Finding the Common Ground Between Coheed & Cambria and Jane's Addiction

Claudio Sanchez is incredibly pressed for time, but he has ten minutes to spare for an interview. Afterwards, he has to rush off for Coheed and Cambria's soundcheck. The band is in the midst of a long headlining tour with rocket scientist metallers Between the Buried and Me. Thankfully, Sanchez is well-spoken and friendly, and he has plenty to talk about with the band's touring life and double album set, The Afterman. He also has vivid memories about the first double album that spoke to him.

Even though he came of age when the Smashing Pumpkins' Mellon Collie and the Infinite Sadness was the double album in the mid-'90s, he was more taken with Pink Floyd's 1979 opus, The Wall. "Overall, the way the cinematic counterpart works with the music, it had a lasting effect on me," he says. With how the band arranged the material, from short songs under two minutes to long epics, Sanchez still speaks highly of the album in his 30s. "It feels like it works as a whole," he says. "You know, like you're missing out if you don't listen to the entire thing."

Yet when describing Coheed's The Afterman, Sanchez admits that there wasn't a true concept when he constructed the two volumes, named Ascension and Descension. "I started writing this material about two years ago," he says. "It was really just a reflection of what I was experiencing in that time. And it wasn't until after I finished it and saw the material as a whole that I was able to construct the concept around those emotions."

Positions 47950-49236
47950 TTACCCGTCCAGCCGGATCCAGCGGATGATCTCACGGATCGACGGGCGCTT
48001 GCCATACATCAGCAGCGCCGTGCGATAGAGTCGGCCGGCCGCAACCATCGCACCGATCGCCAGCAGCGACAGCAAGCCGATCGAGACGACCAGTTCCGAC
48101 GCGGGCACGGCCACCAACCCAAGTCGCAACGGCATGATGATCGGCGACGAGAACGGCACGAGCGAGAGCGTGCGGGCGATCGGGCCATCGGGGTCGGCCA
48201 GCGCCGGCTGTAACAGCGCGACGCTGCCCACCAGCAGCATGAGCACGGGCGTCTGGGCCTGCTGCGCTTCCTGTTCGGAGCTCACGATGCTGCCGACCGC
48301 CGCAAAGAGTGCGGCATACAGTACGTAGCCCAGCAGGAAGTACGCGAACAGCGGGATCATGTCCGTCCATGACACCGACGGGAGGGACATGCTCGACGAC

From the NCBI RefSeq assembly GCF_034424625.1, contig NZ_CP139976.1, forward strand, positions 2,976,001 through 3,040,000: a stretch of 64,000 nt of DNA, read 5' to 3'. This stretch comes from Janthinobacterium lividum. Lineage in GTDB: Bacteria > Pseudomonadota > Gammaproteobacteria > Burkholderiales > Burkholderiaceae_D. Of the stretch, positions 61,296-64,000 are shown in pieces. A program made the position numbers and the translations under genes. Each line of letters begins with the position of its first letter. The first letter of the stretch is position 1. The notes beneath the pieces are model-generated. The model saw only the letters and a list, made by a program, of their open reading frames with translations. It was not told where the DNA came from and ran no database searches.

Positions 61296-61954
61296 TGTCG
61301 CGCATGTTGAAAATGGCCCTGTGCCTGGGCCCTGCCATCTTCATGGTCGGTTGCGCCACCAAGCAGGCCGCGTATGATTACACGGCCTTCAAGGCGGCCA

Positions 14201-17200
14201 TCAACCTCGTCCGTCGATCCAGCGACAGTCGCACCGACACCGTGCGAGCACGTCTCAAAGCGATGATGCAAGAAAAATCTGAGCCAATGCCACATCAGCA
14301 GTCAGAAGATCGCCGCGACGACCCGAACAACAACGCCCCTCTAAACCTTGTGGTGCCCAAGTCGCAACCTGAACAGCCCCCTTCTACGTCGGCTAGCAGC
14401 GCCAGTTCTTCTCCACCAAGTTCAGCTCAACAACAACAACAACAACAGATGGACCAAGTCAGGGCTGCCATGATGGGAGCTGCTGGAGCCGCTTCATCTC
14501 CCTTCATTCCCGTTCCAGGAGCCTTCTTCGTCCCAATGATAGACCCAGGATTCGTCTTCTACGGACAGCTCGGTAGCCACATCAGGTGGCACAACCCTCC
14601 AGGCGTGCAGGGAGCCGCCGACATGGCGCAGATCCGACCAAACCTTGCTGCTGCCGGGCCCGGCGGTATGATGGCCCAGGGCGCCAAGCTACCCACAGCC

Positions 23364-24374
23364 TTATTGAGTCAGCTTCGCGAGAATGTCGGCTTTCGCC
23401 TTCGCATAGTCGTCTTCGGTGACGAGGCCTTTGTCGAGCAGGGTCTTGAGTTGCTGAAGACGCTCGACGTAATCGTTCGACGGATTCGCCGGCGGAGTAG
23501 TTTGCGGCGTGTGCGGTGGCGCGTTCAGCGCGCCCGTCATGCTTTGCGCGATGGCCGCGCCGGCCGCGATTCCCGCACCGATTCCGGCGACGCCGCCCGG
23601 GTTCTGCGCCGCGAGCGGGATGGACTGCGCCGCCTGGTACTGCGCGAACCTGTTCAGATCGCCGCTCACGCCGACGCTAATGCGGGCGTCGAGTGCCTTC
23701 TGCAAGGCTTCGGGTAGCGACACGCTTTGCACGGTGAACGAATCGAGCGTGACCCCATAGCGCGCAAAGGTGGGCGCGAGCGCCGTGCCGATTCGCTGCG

"In a way, it's sort of like a journey in that time for me, but it's also what gave birth to the journey in The Afterman. So, I mean it's definitely not The Wall, obviously. But it's Coheed's, if that makes any sense."

Fitting with things Coheed has done in the past, Sanchez and his bandmates, guitarist Travis Stever, bassist Zach Cooper, and drummer Josh Eppard, might even perform the entire Afterman live. Besides, the band had performed their first four records over four nights a few years ago. "It's definitely something I could see happening in the future," Sanchez says.

But for now, the band continues to trek through the US, eventually going to Canada, Australia, and even the Philippines. They've shared stages with some of their heroes before, like Iron Maiden, Heaven & Hell, and Soundgarden. But if there was one band Sanchez hopes they could tour with someday, it would be Jane's Addiction. "That was one of those bands for me growing up," he says. "Before Coheed, the band that I was in, that was one of our big inspirations."

Coheed and Cambria play Sunday, March 3rd at the Palladium Ballroom with Between the Buried and Me.

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Eric Grubbs is a Dallas-based writer who has published two books, Post: A Look at the Influence of Post-Hardcore 1985-2007 and When We Were the Kids. His writing has been featured in Punk Planet, Popdose, Fort Worth Weekly, The Dentonite and LA Weekly. He supports Manchester City and will never root for Manchester United.
Contact: Eric Grubbs

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